Wednesday, March 30, 2016

The Predicted Interaction of Lava and Glaciers on Early Mars

Lava heating and loading of ice sheets on early Mars: Predictions for meltwater generation, groundwater recharge, and resulting landforms


Cassanelli et al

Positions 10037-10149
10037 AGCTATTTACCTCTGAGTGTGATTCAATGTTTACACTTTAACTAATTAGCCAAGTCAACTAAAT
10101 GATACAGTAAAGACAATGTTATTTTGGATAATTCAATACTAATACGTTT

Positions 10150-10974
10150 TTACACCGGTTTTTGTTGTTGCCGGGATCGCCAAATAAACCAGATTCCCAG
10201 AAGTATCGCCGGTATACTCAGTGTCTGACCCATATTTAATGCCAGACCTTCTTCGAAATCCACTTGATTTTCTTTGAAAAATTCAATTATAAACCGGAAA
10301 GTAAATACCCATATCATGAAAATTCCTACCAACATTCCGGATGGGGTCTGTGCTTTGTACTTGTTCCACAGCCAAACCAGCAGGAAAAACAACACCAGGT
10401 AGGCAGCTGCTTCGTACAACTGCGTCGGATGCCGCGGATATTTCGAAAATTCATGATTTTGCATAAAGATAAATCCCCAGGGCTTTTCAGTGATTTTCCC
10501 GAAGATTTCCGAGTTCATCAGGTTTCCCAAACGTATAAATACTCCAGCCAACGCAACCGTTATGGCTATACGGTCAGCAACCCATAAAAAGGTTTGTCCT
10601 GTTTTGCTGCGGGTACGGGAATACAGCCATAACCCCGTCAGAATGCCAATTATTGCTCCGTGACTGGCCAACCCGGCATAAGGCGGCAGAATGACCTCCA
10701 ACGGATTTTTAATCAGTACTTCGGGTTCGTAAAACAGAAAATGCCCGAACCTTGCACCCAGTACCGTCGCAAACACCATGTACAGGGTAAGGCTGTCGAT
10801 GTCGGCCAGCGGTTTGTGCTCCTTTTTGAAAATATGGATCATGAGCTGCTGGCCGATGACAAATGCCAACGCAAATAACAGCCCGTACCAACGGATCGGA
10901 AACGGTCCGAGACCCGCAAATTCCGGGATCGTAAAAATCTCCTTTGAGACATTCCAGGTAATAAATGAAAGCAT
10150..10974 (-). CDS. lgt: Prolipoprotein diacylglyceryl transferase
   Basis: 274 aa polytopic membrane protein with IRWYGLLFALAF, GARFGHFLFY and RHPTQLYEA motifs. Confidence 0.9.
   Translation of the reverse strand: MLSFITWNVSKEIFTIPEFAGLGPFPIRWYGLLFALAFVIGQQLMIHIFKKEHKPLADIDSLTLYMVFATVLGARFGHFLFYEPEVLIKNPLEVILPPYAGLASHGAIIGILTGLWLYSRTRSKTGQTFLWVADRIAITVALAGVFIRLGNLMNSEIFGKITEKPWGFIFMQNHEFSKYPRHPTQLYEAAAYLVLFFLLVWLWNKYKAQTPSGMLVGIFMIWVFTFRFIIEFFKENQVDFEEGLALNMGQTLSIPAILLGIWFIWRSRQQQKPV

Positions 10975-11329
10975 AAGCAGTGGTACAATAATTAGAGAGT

Recent modeling studies of the early Mars climate predict a predominantly cold climate, characterized by the formation of regional ice sheets across the highland areas of Mars. Formation of the predicted “icy highlands” ice sheets is coincident with a peak in the volcanic flux of Mars involving the emplacement of the Late Noachian – Early Hesperian ridged plains unit. We explore the relationship between the predicted early Mars “icy highlands” ice sheets, and the extensive early flood volcanism to gain insight into the surface conditions prevalent during the Late Noachian to Early Hesperian transition period. Using Hesperia Planum as a type area, we develop an ice sheet lava heating and loading model. We quantitatively assess the thermal and melting processes involved in the lava heating and loading process following the chronological sequence of lava emplacement. We test a broad range of parameters to thoroughly constrain the lava heating and loading process and outline predictions for the formation of resulting geological features. We apply the theoretical model to a study area within the Hesperia Planum region and assess the observed geology against predictions derived from the ice sheet lava heating and loading model. Due to the highly cratered nature of the Noachian highlands terrain onto which the volcanic plains were emplaced, we predict highly asymmetrical lava loading conditions. Crater interiors are predicted to accumulate greater thicknesses of lava over more rapid timescales, while in the intercrater plains, lava accumulation occurs over longer timescales and does not reach great thicknesses. We find that top-down melting due to conductive heat transfer from supraglacial lava flows is generally limited when the emplaced lava flows are less than ∼10 m thick, but is very significant at lava flow thicknesses of ∼100 m or greater. We find that bottom-up cryosphere and ice sheet melting is most likely to occur within crater interiors where lavas accumulate to a sufficient thickness to raise the ice-melting isotherm to the base of the superposed lavas. In these locations, if lava accumulation occurs rapidly, bottom-up melting of the ice sheet can continue, or begin, after lava accumulation has completed in a process we term “deferred melting”. Subsurface mass loss through melting of the buried ice sheets is predicted to cause substantial subsidence in the superposed lavas, leading to the formation of associated collapse features including fracture systems, depressions, surface faulting and folding, wrinkle-ridge formation, and chaos terrain. In addition, if meltwater generated from the lava heating and loading process becomes trapped at the lava flow margins due to the presence of impermeable confining units, large highly pressurized episodic flooding events could occur. Examination of the study area reveals geological features which are generally consistent with those predicted to form as a result of the ice sheet lava heating and loading process, suggesting the presence of surface snow and ice during the Late Noachian to Early Hesperian period.

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